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Lazy clone

Some Git concepts like cloning don't always make sense for working with large repositories, especially when you only need to interact with a small set of files. To make it easier to develop with large repositories without having to download every file, we built lazy clone.

Ideal use cases:

  • Selectively downloading files
  • Directory structure reorganization
  • Saving a default clone config for future development

Lazy cloning a repository runs a clone but keeps all Xet-managed files (non-UTF decodable files and files over 256KB) as pointer files, making the initial clone fast regardless of the overall size of the repository.

To see the command for any repository, use the Access dropdown and select Clone to see the option to select a "Lazy clone" checkbox. Click the checkbox and copy the lazy clone command.

note

Most typical Git commands (e.g.,git clone) work interchangeably with their Git-Xet counterparts (e.g.,git xet clone). Lazy clone is a Git-Xet only concept that requires using the full git xet clone --lazy command.

Basic usage

Let's try it out on a copy of the 5.5GB FIFA23 dataset, which holds large CSVs of EA Games FIFA23 player data.

  1. Go to the repository and click Duplicate in the top right corner to get your own copy of this repository to play with.

Screenshot of cursor pointing at the Duplicate button

  1. Clone your duplicated repository using the Access dropdown, clicking the lazy clone option.

    Screenshot of lazy clone select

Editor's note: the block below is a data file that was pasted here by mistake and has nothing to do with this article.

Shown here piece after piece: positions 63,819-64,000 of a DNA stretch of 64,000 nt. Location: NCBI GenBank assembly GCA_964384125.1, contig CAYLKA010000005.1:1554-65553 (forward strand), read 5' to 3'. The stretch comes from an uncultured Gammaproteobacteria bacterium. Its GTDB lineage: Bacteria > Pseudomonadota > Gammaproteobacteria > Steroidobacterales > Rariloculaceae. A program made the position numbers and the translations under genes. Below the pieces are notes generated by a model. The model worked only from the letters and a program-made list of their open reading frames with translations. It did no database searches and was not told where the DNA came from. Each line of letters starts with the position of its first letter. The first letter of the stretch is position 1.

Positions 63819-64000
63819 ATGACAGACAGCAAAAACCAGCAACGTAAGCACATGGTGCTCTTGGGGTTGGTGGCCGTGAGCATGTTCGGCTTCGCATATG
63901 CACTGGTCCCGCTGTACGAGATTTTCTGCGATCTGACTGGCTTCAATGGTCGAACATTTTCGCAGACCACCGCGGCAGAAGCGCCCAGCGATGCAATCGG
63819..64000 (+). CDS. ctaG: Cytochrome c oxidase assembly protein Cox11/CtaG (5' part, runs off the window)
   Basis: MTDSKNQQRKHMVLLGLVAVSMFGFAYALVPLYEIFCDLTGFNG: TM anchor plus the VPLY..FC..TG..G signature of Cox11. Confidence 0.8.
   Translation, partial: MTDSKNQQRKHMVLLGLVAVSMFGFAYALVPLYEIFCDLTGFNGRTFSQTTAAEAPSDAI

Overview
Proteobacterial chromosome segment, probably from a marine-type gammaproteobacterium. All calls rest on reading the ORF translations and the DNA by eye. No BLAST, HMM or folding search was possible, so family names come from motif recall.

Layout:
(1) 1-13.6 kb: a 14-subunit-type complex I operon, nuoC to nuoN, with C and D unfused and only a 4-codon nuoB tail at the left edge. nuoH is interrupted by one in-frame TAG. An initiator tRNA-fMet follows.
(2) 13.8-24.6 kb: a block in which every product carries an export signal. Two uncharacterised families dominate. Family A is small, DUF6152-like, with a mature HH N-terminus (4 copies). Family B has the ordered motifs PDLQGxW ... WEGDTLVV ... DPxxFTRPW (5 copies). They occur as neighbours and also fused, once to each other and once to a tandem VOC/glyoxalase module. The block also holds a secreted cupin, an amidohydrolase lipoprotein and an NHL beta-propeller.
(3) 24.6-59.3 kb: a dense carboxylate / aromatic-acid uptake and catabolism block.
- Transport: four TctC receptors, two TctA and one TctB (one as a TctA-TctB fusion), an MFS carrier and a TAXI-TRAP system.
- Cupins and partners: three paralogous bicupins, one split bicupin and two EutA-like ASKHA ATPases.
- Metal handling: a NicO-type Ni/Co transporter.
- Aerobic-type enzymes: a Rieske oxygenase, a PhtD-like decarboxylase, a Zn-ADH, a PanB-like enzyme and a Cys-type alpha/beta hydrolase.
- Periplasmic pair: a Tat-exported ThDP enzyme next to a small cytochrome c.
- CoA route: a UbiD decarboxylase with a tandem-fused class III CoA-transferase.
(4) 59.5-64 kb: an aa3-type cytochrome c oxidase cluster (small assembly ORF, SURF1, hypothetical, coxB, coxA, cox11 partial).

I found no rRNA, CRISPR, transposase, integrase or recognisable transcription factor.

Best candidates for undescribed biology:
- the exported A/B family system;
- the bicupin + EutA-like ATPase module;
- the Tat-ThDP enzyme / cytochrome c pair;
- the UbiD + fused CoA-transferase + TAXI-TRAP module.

From your terminal, run the command and enter the directory.

    git xet clone --lazy xet://xethub.com:<username>/FIFA23_dataset
    cd FIFA23_dataset
  2. List the directory contents and note that all the files are either tiny pointer files or small text files under 256KB.

    ls -l

    List of files in the directory with file sizes

Selectively downloading files

We want to make a minor correction to a single file. To interact with a full file, run the materialize command to fetch it locally.

  1. Download the female teams file and see how the file size updates:

    git xet materialize female_teams.csv
    ls -l

    List of files in the directory after fetching female_teams.csv

  2. Edit female_teams.csv with your CSV editor of choice to add Estadio Nacional de Chile as Chile W's home stadium.

  3. Commit your change and push it.

    git commit -am "Add Chile's national stadium"
    git push
  4. (Optional) Dematerialize the file once you're done working with it, returning it back to a pointer to keep your local directory lean.

    git xet dematerialize female_teams.csv

Reorganizing directories

There are two files marked "legacy" in the folder, which refer to older versions of the game. Since lazy clone allows us to see the full structure of the repository, we can easily move them to a directory of their own:

mkdir old
mv *legacy* old/
git commit -am "Move legacy files into their own folder"
git push

Saving lazy configurations for the future

If you use a repository frequently, you may want to save a certain configuration of materialized and unmaterialized files. This is easy to do!

  1. Materialize some files:

    git xet materialize male_teams.csv
    git xet materialize female_teams.csv
  2. Currently materialized files are listed in an automatically generated config file, located at .git/xet/lazyconfig, and can also be listed by running this command:

    git xet lazy show
  3. To preserve the current configuration, copy the lazyconfig file into a file at the repository level and check it in:

    cp .git/xet/lazyconfig my_lazyconfig
    git add my_lazyconfig
    git commit -m "Save my awesome lazy config"
  4. On your next lazy clone, copy your saved config to the default path and apply the configuration to your repository:

    cp my_lazyconfig .git/xet/lazyconfig
    git xet lazy apply